When it comes to North Korea, all signs point to a Trump-China deal.
Last Tuesday morning (Oct. 10), U.S. President Donald Trump met with one-time Secretary of State and National Security Advisor Henry Kissinger at the White House.
Kissinger famously orchestrated the "grand bargain" between President Richard Nixon and China's then-leader Mao Zedong in 1972, which opened the way for America and China to team up against the Soviet Union.
That was when Nixon visited Beijing – a first in over two decades for a U.S. president to go to the People's Republic of China (PRC), which was then a poor and insular nation.
And President Trump will visit China on Nov. 3.
Furthermore, the president invited top defense officials to Tuesday's meeting – including Secretary of Defense James Mattis and the Joint Chiefs of Staff Chair General Joseph Dunford – to discuss potential options for responding to any North Korean "aggression," as well as how to prevent Pyongyang from threatening the United States with nuclear weapons.
Kissinger's presence, in particular, may have had a subtle message for China's eyes…
That America is ready to draw up the specifics of a "grand bargain 2.0" next month.
Here's the advice Kissinger would have given Trump in Tuesday's critical strategy meeting…
A Trump-China Deal Next Month Would Be Kissinger's "Grand Bargain 2.0"
We expect Kissinger to coach the president to use the same tactics with China and North Korea that he used with Taiwan in 1972.
First, Trump would have to press Beijing to use all its diplomatic and economic leverage to pressure North Korea into giving up its nuclear program. This is how he managed to get the Chinese to agree to a peaceful settlement over Taiwan in 1972 – by acknowledging the country's power and asking it to wield it in the name of peace.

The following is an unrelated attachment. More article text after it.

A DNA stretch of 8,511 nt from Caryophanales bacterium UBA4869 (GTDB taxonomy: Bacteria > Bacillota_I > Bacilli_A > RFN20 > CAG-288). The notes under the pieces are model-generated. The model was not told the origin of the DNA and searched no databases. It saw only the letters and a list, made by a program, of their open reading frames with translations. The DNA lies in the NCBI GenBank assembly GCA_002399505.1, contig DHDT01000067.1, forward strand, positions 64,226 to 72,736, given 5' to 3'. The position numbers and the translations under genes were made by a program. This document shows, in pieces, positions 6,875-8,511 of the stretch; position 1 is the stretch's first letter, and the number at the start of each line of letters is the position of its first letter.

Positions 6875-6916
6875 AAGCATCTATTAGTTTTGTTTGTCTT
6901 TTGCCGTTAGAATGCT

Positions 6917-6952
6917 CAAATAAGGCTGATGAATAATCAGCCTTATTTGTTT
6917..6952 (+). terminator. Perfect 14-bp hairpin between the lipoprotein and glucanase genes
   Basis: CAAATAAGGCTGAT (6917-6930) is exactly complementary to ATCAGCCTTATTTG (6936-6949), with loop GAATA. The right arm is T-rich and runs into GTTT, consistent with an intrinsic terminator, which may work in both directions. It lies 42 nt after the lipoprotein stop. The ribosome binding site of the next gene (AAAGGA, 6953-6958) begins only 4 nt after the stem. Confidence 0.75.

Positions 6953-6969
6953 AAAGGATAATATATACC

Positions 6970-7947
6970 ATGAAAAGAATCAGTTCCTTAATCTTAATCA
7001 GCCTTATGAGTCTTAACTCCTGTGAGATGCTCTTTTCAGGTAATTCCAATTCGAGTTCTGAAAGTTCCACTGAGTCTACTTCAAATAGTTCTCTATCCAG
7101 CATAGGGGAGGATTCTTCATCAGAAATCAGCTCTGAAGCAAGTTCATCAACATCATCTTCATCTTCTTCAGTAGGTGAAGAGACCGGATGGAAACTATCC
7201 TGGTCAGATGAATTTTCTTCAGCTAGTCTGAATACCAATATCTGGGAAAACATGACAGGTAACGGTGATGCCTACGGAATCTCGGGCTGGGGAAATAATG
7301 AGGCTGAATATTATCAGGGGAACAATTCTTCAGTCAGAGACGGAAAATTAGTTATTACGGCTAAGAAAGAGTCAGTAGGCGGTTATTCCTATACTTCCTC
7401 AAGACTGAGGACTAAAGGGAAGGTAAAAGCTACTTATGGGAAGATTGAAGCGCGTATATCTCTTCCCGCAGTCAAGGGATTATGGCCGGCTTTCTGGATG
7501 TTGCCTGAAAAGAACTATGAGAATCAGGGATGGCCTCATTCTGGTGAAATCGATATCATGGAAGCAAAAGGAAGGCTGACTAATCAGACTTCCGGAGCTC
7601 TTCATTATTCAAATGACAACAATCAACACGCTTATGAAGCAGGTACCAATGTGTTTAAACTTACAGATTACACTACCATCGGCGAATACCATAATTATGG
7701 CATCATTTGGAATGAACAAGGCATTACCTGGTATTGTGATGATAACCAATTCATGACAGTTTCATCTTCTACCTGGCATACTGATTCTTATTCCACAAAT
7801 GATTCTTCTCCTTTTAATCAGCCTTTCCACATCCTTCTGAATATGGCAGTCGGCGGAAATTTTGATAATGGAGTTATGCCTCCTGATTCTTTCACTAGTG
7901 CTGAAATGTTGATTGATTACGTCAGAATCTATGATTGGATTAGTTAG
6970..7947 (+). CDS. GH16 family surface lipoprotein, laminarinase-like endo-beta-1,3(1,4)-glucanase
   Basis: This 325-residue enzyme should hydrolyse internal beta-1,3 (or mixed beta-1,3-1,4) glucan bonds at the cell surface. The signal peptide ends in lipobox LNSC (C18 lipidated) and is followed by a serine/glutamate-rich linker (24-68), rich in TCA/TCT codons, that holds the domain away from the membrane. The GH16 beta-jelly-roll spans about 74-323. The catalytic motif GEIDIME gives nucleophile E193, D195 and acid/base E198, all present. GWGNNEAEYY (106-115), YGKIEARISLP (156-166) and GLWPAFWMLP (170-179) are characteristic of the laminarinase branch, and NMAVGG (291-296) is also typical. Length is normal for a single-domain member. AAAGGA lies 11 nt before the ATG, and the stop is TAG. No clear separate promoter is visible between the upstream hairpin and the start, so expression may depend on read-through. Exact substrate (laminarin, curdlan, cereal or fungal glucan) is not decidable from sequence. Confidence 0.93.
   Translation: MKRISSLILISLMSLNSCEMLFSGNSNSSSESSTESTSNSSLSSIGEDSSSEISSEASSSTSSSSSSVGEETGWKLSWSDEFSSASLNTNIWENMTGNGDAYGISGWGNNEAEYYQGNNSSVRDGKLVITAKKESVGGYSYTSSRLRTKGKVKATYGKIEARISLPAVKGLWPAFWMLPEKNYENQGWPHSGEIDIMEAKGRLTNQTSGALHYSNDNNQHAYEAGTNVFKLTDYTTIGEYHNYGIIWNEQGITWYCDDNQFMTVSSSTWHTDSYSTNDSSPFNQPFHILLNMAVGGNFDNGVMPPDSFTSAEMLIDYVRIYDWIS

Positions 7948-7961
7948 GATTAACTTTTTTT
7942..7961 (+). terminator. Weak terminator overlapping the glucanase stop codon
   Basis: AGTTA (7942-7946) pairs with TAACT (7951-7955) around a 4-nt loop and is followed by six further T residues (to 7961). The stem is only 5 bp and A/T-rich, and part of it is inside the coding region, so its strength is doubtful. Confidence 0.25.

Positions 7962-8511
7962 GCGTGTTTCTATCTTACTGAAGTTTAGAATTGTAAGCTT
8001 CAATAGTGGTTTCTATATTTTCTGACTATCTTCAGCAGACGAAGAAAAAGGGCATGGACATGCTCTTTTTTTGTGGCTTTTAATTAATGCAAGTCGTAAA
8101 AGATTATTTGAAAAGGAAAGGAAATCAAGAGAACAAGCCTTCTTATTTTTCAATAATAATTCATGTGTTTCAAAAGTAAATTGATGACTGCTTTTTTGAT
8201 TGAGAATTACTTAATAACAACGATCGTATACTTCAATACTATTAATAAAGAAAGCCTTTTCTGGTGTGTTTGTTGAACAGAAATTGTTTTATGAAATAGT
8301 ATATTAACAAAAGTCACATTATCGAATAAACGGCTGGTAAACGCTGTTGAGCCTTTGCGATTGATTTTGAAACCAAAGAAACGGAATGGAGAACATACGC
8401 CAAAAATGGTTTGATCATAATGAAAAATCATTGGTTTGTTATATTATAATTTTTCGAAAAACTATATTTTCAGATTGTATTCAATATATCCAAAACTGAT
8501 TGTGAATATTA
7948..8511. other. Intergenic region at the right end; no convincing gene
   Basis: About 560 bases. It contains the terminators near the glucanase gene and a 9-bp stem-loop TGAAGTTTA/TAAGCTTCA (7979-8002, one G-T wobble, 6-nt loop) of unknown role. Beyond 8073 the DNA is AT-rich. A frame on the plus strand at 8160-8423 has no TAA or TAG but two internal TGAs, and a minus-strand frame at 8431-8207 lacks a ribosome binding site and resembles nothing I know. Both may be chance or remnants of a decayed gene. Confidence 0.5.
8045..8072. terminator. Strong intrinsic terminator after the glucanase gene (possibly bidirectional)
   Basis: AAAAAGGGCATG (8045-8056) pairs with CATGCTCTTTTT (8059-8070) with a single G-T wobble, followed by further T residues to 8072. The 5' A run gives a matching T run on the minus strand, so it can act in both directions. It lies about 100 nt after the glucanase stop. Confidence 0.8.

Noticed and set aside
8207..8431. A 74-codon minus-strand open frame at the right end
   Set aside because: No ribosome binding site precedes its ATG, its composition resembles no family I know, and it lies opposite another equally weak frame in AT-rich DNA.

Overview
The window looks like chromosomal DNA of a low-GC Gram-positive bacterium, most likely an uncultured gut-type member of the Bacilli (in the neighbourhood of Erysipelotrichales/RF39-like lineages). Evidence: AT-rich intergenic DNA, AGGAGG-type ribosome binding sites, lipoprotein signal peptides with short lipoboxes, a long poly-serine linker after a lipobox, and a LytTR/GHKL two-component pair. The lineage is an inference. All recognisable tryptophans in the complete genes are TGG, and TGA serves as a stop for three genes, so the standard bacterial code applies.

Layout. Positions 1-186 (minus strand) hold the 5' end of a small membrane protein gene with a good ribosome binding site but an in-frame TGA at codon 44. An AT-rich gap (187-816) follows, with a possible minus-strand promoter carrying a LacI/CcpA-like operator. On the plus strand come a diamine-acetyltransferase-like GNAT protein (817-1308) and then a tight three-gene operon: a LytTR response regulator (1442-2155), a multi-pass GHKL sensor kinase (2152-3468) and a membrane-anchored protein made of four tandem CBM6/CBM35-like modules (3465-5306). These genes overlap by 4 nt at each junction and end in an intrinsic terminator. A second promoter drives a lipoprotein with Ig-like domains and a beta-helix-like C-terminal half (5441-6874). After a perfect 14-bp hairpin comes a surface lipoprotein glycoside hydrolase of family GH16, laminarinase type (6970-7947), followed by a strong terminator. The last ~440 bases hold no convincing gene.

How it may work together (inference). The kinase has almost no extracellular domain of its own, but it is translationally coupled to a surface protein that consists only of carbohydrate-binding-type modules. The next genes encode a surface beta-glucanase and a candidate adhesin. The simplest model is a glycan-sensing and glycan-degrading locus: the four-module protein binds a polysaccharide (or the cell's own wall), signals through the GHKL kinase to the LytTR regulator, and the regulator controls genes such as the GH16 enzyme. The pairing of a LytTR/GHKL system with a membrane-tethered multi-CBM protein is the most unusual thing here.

Must See: The Defense Industry Is a Gold Mine – You Can't Afford to Miss This $6 Company…
Theoretically, then, Kim Jong Un would curb his nuclear program so long as the United States recognized the North as a power to be reckoned with as well. Such was the case with Taiwan during the 1972 Nixon-Mao talks, and for seven years after, the United States recognized both China and Taiwan's sovereign powers.
In return, the United States would agree to draw down its 29,000 troops in South Korea – a big sticking point for China right now – just as we agreed to pull our forces from Taiwan in 1972.
A "moonshot" of a deal, you may say, but not wholly unheard of where Kissinger is concerned.
Kissinger is, after all, still favored by the Chinese as a diplomat who truly understands the nation's objectives, reported The South China Morning Post on Sept. 27, 2017.
And since Kissinger's approach to the nation 45 years ago, China has taken on ever-greater importance for U.S. foreign policy. Beijing has Kissinger to thank for that.
So, not only could the strategy work, but Kissinger's presence in the White House alone could grease the wheels for a Trump-China deal.
And then there's the fact that Trump loves making bold moves, and if he wants to make one now on North Korea, diplomacy might be a better option than a potentially brutal and bloody war.
Still, there's no guarantee that a "grand bargain 2.0" would work.